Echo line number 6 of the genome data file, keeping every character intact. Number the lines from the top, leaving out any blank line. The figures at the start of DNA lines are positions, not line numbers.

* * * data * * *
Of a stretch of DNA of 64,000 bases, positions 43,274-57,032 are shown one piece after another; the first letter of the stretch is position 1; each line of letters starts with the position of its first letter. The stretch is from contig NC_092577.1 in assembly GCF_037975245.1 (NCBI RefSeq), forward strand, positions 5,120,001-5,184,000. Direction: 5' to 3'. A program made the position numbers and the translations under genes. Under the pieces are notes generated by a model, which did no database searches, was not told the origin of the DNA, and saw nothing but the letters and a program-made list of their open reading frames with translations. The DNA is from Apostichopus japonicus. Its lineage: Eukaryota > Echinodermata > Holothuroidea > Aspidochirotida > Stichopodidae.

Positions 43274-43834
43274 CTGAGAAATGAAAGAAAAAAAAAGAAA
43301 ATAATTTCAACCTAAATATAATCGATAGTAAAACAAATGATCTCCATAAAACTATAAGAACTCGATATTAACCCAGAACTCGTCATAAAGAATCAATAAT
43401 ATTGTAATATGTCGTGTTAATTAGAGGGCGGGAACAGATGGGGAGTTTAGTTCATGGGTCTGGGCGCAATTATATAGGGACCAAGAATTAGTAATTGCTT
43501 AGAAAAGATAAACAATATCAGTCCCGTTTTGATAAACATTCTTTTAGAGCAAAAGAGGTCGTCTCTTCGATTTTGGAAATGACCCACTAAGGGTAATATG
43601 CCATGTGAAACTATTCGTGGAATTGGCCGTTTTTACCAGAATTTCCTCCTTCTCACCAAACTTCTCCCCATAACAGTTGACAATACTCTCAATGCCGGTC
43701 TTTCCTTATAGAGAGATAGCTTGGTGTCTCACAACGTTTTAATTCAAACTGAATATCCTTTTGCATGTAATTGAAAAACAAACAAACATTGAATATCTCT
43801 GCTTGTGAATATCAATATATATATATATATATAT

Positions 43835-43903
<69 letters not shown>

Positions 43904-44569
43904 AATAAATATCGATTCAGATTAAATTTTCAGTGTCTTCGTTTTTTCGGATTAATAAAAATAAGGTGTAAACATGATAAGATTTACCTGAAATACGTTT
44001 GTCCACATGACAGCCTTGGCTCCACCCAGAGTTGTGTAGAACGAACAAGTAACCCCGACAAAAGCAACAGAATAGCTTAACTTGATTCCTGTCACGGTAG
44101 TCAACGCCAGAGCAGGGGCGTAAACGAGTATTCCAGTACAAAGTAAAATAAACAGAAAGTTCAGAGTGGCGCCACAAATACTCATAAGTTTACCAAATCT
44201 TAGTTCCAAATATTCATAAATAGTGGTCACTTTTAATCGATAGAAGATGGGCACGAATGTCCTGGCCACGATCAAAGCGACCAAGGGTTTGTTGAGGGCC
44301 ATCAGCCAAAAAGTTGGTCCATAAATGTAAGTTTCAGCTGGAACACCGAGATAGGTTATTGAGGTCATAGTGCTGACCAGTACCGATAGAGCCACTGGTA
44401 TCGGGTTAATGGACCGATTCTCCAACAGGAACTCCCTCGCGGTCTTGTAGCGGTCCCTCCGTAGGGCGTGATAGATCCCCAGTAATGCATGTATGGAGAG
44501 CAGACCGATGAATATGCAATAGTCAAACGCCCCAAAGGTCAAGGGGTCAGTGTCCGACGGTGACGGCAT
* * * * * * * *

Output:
43501 AGAAAAGATAAACAATATCAGTCCCGTTTTGATAAACATTCTTTTAGAGCAAAAGAGGTCGTCTCTTCGATTTTGGAAATGACCCACTAAGGGTAATATG